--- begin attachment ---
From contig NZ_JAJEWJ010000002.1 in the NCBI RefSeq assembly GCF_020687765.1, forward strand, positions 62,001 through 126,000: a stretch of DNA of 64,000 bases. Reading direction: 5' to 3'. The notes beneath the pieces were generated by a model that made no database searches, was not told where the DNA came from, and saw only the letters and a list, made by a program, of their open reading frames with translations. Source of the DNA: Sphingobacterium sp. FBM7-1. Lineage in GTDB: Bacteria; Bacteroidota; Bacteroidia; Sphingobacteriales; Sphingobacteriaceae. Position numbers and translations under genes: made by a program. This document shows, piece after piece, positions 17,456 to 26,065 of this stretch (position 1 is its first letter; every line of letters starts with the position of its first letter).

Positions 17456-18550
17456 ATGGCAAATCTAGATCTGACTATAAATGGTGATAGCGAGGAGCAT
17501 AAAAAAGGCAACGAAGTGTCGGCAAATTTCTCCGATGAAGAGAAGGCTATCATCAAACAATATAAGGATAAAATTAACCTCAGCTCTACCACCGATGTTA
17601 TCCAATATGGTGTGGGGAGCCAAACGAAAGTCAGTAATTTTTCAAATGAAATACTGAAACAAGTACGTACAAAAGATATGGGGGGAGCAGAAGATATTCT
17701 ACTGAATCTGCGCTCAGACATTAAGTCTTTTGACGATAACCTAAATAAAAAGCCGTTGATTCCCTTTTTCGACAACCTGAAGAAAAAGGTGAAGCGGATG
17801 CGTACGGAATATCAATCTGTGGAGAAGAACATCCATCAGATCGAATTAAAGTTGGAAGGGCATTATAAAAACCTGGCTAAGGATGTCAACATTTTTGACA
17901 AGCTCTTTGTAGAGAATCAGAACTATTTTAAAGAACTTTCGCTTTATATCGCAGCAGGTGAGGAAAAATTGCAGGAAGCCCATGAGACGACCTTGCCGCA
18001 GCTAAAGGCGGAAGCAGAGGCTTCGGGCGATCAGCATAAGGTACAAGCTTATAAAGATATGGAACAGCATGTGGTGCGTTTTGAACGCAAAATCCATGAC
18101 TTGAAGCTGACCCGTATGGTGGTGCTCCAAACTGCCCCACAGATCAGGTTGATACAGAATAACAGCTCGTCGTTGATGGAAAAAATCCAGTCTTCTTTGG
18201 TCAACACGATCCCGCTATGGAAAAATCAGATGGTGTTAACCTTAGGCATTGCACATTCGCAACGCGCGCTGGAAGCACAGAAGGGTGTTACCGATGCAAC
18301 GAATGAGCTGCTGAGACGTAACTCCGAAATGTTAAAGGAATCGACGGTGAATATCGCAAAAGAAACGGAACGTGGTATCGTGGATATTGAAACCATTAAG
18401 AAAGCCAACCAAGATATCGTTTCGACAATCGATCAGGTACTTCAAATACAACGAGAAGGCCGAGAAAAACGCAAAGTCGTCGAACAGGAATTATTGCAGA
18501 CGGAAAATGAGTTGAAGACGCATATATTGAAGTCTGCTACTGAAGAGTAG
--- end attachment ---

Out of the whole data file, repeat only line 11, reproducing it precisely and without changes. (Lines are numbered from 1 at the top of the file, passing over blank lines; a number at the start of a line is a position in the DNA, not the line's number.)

18201 TCAACACGATCCCGCTATGGAAAAATCAGATGGTGTTAACCTTAGGCATTGCACATTCGCAACGCGCGCTGGAAGCACAGAAGGGTGTTACCGATGCAAC